As the deadline for state taxes - May 3 - gets closer, the General Assembly has ceased the free online service through which Virginians file their income taxes.
The General Assembly passed a bill last month to replace "iFile" - a service that for 10 years has allowed almost all Virginians to file returns without any charge - with the more-restricted Virginia Free File program. The new program is modeled after the federal Free File program and will be offered to "certain lower-income taxpayers at no cost," according to the bill.
"This is a very simple change," said Del. Kathy Byron, R-Campbell County, the bill's sponsor. "Basically there will now be a link on the Web site that offers Free File. It connects 19 other groups from alliance of businesses. If you earn less than $57,000, adjusted gross income filing will still be free."
Virginia eliminated the previous file program to cut down on operating costs, said Isaac Wood, communications director at the Center for Politics and a former Cavalier Daily opinion columnist.\n"Anything that could save any amount of money was on the table," he said.
Moreover, the bill will eliminate a perceived problem wherein the tax collector - the state - also acted as the tax preparer, Byron said.
"The tax collector shouldn't be the tax preparer; that's a conflict," Byron said. "This job should be done in the private sector."
In addition, the new system should be much more efficient, offer better service, save tax payer dollars and cut down on the amount of work in some local offices, Byron said.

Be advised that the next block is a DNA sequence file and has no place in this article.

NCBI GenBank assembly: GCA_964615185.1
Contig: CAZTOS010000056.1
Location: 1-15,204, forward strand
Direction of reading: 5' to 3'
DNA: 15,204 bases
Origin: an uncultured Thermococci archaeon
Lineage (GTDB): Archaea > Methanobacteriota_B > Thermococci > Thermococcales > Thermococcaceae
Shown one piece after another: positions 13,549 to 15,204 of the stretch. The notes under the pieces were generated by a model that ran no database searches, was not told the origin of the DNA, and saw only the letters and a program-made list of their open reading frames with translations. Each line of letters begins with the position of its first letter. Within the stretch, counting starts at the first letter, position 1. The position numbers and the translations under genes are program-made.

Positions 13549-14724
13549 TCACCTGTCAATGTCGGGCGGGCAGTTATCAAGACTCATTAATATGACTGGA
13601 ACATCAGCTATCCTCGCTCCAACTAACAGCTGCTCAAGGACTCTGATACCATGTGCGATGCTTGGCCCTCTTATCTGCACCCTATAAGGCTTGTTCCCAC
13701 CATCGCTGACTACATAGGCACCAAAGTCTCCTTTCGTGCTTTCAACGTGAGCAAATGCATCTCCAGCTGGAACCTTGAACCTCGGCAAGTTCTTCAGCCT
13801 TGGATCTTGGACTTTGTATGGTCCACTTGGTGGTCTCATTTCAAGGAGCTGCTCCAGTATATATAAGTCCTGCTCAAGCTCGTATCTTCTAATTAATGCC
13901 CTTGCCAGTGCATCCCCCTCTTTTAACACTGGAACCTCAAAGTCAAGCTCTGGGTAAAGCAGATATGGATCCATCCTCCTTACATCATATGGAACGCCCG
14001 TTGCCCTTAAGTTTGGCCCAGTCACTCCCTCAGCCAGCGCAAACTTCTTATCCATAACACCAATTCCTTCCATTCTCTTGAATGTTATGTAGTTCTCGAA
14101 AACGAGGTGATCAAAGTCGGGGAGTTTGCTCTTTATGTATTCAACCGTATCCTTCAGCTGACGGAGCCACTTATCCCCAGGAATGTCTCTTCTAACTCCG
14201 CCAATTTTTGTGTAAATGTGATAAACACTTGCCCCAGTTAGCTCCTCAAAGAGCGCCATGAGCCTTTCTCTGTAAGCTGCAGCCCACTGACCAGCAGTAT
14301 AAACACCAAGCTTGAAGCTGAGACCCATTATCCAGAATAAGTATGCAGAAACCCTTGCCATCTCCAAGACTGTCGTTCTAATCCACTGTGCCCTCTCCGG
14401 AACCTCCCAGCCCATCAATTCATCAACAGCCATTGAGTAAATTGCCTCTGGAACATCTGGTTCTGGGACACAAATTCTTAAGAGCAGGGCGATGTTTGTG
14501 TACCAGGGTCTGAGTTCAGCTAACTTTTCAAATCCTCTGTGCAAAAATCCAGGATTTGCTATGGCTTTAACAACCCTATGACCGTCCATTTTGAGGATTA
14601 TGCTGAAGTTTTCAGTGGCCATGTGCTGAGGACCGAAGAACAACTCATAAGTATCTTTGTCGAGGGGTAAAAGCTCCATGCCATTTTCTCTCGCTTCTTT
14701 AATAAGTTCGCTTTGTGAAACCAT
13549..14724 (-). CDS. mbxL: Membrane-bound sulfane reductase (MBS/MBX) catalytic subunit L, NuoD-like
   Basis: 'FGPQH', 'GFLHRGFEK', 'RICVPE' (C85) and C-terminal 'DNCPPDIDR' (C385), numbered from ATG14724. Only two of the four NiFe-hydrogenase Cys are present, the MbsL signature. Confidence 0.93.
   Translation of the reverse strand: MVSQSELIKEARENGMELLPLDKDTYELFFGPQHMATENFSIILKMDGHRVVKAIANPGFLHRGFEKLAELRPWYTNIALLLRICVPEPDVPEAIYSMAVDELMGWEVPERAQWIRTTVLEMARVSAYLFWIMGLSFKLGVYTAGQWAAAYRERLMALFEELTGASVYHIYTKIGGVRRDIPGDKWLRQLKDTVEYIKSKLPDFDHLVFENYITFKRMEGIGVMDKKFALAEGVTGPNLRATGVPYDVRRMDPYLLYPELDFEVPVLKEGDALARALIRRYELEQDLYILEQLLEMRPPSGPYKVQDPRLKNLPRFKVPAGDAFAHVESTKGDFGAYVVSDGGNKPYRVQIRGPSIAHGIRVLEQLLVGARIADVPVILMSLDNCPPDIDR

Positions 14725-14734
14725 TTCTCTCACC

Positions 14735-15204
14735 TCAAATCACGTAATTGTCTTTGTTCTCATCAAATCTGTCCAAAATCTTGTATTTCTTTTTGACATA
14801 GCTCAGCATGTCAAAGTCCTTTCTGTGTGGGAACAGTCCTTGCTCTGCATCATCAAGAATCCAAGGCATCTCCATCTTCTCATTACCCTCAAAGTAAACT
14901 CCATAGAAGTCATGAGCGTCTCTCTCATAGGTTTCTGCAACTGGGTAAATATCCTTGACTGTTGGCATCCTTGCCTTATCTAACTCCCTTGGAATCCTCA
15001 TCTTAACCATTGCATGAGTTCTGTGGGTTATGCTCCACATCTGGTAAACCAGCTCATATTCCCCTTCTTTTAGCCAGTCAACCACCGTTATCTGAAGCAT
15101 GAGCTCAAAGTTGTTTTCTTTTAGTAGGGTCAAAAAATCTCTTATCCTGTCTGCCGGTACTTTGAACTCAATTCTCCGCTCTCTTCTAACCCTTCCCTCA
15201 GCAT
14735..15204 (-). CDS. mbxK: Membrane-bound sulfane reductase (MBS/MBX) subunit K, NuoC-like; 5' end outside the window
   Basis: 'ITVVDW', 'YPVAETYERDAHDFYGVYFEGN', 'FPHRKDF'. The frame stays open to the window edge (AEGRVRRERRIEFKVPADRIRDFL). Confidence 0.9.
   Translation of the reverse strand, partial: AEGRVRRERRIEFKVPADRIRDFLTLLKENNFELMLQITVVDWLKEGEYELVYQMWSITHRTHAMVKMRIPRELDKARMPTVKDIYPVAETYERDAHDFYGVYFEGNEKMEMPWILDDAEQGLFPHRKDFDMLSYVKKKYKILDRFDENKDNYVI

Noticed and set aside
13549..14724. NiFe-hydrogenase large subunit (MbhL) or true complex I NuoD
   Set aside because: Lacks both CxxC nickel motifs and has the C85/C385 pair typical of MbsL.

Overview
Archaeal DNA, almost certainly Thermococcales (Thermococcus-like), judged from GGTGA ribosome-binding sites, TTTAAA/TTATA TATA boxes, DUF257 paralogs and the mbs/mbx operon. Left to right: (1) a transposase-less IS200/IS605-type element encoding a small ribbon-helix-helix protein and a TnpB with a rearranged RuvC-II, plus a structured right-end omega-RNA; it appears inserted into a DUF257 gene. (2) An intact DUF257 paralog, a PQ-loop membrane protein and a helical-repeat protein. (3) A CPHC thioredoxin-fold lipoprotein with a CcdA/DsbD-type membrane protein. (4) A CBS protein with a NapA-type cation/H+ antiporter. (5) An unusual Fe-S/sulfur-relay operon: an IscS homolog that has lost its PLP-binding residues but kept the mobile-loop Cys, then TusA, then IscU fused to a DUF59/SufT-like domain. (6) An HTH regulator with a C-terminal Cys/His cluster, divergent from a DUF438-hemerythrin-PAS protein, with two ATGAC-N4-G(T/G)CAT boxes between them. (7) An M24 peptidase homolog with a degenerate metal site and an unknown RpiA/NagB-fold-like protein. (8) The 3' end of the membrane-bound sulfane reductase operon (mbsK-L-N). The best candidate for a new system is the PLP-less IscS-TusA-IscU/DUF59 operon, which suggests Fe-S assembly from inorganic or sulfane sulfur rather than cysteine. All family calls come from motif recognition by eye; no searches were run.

Some legislators, however, believe the bill will do just the opposite.
"It's a bad bill," said Sen. Creigh Deeds, D-Charlottesville, who spoke out against the bill Monday during the floor debate.
The bill only affects individuals who file their taxes electronically and earn more than $57,000 annually, Deeds said, but if those handful of people file their returns on paper to avoid an electronic processing fee of up to $30 in favor of 44-cent postage fee, the commonwealth will incur excessive expense processing fees on the paper returns.
"It's going to increase the number of paper filers and decrease efficiency in the process," Deeds said.
It is also likely, he added, that the replacement for iFile - which cost the state a relatively small sum of $49,200 per year - will cost more money in the long run.
Nevertheless, Byron maintains that the bill will help Virginians.
"This will allow Virginia Tax Payers to keep more of their hard-earned money," she said. "In the end, that's what it's about, saving more money so that we can send our kids to college and raise our families."
According to the text of the bill, the Virginia Free File Program will go into effect no later than Dec. 31.